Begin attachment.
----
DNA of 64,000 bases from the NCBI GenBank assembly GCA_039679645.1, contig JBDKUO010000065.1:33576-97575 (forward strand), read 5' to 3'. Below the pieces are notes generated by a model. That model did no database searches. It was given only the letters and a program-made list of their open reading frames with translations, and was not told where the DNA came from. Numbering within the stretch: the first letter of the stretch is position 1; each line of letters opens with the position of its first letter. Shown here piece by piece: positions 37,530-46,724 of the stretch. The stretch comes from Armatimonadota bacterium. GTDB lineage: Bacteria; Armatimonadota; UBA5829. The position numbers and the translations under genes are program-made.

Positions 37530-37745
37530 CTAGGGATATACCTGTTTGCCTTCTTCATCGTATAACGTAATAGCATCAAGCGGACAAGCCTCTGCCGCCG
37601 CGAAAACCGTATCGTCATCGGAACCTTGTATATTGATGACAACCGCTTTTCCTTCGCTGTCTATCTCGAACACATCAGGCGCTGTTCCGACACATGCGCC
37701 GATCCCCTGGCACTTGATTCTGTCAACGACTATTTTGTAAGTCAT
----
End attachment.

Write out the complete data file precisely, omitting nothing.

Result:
DNA of 64,000 bases from the NCBI GenBank assembly GCA_039679645.1, contig JBDKUO010000065.1:33576-97575 (forward strand), read 5' to 3'. Below the pieces are notes generated by a model. That model did no database searches. It was given only the letters and a program-made list of their open reading frames with translations, and was not told where the DNA came from. Numbering within the stretch: the first letter of the stretch is position 1; each line of letters opens with the position of its first letter. Shown here piece by piece: positions 37,530-46,724 of the stretch. The stretch comes from Armatimonadota bacterium. GTDB lineage: Bacteria; Armatimonadota; UBA5829. The position numbers and the translations under genes are program-made.

Positions 37530-37745
37530 CTAGGGATATACCTGTTTGCCTTCTTCATCGTATAACGTAATAGCATCAAGCGGACAAGCCTCTGCCGCCG
37601 CGAAAACCGTATCGTCATCGGAACCTTGTATATTGATGACAACCGCTTTTCCTTCGCTGTCTATCTCGAACACATCAGGCGCTGTTCCGACACATGCGCC
37701 GATCCCCTGGCACTTGATTCTGTCAACGACTATTTTGTAAGTCAT